The major goal of a melody is to be remembered, and to be expressive of some feeling.
The minor goal of a melody is a flatted third (it was funny, stop lacking a sense of humor and admit it).
One of the major goals of a solo is to seamlessly play through the chord changes, i.e. CAGED. However, this won't necessarily produce a lasting effect. A sense of direction, memorable motifs, etc. are important for developing a good melody.
I was watching a video today where the guy was talking about composing for classical guitar. He mentioned to write the melody first and then establish the chords behind it. Thus it would be derived from a scale, not a chord progression. Modal jazz where they stay on one chord for a long period of time is a good example for this: it make melodic improvisation easier. However, after the chord progression has been decided upon, you have to follow the chords--to a degree. It is not necessary to only arpeggiate the chords only higher up the neck, nor to play off of the chord shapes (although mastery of these things should come before melodic improvisation), but you also shouldn't just "play notes from a scale." The notes have to follow in some way with the chords (i.e. emphasize the 1, 3, 5, and all that kind of stuff).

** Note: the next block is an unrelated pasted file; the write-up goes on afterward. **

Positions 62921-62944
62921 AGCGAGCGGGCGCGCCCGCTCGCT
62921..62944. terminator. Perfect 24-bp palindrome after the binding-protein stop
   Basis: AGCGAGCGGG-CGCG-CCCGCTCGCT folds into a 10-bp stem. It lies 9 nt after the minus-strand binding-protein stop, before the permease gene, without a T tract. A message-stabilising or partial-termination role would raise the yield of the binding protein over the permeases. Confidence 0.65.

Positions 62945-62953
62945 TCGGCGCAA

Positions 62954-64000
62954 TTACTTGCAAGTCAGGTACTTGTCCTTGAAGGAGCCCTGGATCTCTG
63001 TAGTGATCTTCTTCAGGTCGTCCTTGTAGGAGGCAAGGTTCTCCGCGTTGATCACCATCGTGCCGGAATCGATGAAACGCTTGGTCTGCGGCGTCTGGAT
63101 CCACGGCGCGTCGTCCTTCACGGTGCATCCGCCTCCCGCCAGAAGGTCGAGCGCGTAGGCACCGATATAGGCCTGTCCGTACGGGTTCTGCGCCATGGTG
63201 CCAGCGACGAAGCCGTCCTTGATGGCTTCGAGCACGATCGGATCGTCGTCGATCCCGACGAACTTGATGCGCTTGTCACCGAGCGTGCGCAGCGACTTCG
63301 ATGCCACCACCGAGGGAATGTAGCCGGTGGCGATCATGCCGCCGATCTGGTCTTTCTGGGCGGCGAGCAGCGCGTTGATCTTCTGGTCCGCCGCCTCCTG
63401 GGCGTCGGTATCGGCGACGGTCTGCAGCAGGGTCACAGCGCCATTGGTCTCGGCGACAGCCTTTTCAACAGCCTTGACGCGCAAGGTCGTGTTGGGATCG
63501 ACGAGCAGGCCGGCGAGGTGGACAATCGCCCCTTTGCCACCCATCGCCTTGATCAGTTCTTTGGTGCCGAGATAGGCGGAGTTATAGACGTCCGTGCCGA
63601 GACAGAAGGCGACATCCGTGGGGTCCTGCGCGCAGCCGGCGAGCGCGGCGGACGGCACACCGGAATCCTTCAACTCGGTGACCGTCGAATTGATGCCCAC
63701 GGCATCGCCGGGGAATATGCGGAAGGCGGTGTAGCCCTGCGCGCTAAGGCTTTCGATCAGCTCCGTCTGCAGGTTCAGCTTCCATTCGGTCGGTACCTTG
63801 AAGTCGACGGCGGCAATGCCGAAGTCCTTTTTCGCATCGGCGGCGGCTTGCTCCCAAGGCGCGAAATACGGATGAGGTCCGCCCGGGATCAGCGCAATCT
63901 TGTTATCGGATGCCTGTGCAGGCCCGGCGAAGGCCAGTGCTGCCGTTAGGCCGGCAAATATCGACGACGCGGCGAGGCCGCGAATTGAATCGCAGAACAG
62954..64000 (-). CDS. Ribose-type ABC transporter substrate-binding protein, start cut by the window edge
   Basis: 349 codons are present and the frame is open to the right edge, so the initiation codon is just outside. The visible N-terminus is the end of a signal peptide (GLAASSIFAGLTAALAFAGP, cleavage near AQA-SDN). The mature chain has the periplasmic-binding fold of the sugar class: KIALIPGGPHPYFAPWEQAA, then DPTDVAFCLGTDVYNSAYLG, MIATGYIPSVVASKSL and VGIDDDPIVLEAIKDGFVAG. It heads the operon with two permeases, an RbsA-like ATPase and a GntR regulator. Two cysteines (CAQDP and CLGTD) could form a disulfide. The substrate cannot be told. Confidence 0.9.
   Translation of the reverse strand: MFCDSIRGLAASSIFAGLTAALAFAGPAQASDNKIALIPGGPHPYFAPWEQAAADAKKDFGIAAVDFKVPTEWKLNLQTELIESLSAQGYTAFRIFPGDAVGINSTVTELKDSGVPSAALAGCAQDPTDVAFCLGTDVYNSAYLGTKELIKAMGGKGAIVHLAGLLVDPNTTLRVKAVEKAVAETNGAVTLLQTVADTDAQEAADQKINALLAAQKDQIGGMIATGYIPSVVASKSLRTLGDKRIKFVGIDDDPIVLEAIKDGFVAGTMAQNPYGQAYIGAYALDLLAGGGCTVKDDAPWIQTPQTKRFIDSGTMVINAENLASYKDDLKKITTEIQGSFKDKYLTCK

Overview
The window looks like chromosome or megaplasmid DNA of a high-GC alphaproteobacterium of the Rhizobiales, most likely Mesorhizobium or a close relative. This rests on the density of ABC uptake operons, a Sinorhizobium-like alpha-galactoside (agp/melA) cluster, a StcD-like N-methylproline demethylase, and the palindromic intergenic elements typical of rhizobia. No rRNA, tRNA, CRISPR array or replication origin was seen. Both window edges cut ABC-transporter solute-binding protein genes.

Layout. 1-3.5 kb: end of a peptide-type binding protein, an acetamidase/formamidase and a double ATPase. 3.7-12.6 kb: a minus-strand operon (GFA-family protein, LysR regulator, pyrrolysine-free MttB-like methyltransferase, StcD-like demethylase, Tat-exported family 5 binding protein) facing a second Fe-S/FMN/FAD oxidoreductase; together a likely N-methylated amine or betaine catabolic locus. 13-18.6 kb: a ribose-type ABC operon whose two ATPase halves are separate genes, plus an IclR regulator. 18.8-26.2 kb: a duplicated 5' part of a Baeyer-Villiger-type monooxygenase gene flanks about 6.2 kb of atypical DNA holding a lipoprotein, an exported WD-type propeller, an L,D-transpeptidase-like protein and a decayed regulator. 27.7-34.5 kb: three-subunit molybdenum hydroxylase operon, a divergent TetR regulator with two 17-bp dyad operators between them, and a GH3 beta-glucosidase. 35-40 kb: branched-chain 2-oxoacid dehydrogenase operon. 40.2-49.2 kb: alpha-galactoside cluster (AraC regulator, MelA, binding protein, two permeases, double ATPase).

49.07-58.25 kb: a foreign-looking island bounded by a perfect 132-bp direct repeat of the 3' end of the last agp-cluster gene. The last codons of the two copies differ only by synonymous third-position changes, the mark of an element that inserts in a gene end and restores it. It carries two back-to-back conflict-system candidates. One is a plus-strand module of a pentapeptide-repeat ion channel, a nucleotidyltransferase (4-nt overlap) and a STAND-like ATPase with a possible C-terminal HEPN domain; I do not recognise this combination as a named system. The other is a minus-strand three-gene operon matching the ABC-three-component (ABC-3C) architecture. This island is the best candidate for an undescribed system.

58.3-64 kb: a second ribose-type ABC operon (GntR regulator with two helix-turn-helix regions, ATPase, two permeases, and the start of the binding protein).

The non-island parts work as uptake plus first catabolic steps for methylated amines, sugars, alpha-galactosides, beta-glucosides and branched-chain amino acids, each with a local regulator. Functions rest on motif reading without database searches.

Melodic improvisation started to click a little while ago for me. I had been practicing singing intervals while ear-training, and then while I was playing a solo, I began to hear the rest of the phrase before I decided what I was about to play. Trippy, man.
They say it is easier to sing a good melody than to play one (assuming one has the vocal ability to stay reasonably within a scale). Most people to sing a sound they hear in their head better than they can translate the sound into their instrument.
Question to some of the more experienced musicians: Does any of this seem right?